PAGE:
But imagine you could create a digital twin of the employee – one that learns to emulate behavior, attend the meetings you don’t want to go to, or do the tasks you don’t want to do. Whether that sounds dreamy or not for you, the main uses of the digital twin of an employee could make jobs easier for the people who do them. This benefits both workers and organizations. Examples provided were a recruiter filtering through resumes, an assessor determining risk, and an expert judging a forecast.

Sustainability rules.

Sustainability is increasingly becoming a major focus for organizations as they strive to meet net zero targets and integrate strategies for environmental, social, and governance (ESG) practices.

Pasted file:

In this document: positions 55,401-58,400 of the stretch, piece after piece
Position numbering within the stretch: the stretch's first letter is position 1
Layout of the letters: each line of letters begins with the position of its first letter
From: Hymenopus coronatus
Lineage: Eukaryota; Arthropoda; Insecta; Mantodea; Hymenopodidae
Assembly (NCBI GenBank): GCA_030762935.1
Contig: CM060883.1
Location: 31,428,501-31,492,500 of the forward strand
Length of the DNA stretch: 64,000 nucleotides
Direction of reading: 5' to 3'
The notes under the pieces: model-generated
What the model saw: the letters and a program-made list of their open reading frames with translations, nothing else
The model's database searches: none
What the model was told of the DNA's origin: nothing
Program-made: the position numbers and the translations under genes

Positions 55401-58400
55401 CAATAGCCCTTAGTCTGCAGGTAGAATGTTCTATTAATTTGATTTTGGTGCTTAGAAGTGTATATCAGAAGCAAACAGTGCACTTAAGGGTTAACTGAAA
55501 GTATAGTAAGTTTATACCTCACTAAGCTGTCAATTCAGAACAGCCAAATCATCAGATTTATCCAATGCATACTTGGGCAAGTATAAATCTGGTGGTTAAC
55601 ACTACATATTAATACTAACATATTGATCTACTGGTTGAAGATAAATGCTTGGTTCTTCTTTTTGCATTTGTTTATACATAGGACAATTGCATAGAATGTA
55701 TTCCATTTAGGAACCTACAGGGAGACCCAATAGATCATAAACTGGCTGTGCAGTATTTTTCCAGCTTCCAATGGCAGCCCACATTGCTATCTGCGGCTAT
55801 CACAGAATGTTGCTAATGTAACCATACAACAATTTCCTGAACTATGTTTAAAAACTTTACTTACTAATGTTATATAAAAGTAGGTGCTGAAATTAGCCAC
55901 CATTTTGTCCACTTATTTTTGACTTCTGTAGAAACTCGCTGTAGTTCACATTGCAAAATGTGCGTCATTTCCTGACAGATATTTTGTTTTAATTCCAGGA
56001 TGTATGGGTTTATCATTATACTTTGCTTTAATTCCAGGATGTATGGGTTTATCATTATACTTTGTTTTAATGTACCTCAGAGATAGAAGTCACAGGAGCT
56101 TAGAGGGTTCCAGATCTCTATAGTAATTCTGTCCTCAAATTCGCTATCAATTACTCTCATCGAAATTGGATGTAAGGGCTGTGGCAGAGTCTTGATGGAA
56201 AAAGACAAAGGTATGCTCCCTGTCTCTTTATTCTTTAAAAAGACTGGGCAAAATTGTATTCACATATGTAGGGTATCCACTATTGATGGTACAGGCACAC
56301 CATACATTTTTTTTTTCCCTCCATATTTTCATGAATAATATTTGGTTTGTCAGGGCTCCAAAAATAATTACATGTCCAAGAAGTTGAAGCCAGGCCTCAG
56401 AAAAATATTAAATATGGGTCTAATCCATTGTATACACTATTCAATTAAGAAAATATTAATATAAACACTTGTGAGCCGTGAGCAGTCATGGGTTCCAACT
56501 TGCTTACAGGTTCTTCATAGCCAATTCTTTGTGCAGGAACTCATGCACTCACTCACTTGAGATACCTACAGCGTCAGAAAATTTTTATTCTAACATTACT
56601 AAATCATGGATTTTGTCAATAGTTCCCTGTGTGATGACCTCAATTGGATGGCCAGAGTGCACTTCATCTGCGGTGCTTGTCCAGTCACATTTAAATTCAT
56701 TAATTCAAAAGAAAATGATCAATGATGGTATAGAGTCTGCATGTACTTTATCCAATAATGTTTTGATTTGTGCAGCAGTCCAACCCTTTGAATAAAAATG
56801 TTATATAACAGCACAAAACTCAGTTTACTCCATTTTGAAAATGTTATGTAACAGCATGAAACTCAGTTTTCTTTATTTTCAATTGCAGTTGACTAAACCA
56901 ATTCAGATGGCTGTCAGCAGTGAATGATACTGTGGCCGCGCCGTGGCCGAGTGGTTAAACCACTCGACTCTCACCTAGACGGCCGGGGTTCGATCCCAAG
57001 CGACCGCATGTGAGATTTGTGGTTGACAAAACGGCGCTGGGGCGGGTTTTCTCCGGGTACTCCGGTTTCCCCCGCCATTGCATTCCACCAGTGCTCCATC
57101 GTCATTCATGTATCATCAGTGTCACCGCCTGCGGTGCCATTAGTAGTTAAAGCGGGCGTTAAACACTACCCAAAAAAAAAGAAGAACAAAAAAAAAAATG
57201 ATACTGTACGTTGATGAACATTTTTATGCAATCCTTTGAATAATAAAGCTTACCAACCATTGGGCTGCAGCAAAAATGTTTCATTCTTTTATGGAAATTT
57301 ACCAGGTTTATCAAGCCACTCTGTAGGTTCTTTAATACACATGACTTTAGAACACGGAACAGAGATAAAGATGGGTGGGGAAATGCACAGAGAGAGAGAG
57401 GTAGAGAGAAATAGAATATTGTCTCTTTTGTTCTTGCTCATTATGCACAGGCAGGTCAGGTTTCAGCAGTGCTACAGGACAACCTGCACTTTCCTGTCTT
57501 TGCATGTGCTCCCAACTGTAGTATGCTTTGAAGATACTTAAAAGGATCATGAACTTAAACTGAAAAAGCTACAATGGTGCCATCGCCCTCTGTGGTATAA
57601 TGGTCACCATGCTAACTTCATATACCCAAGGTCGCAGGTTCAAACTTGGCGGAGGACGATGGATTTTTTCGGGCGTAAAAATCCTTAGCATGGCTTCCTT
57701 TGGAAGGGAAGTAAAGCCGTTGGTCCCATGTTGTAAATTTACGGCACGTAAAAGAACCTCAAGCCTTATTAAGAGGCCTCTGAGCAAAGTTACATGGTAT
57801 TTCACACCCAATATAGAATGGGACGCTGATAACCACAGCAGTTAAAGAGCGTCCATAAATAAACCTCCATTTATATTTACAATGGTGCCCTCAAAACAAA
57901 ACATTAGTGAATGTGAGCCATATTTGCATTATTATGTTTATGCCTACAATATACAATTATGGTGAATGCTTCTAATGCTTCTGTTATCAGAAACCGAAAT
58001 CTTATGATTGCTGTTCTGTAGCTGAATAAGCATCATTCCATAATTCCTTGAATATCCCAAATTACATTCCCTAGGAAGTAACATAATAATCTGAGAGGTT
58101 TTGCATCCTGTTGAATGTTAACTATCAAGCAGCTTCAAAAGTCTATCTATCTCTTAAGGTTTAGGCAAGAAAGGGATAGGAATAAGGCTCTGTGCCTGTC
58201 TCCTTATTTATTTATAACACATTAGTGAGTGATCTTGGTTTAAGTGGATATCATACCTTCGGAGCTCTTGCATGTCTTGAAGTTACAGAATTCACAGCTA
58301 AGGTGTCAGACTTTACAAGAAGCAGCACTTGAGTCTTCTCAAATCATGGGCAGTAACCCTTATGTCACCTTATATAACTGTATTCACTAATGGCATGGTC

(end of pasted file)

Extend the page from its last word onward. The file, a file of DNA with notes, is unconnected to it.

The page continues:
These trends are gaining momentum while many organizations face tightening budgets and rethink their physical office real estate. The silver lining is that sustainable workplace technology can be ‘baked in’ to the office experience.

From air quality sensors to smart docking stations, these innovations can optimize energy usage and improve operational efficiency.

The smart workplace trend is here. On that topic, if you’d like to know more we’re hosting a webinar – Change is here: Harness the power of the smarter workplace.

Looking ahead
Moving forward, it’s clear organizations need to make significant changes to the workplace experience. Physical spaces need to be more purposeful and integrated with digital technology. Hybrid work needs more careful consideration to be truly inclusive for all types of workers. And organizations need to take steps to combat app overload, recognizing that employees don’t need more tools – they need better ones.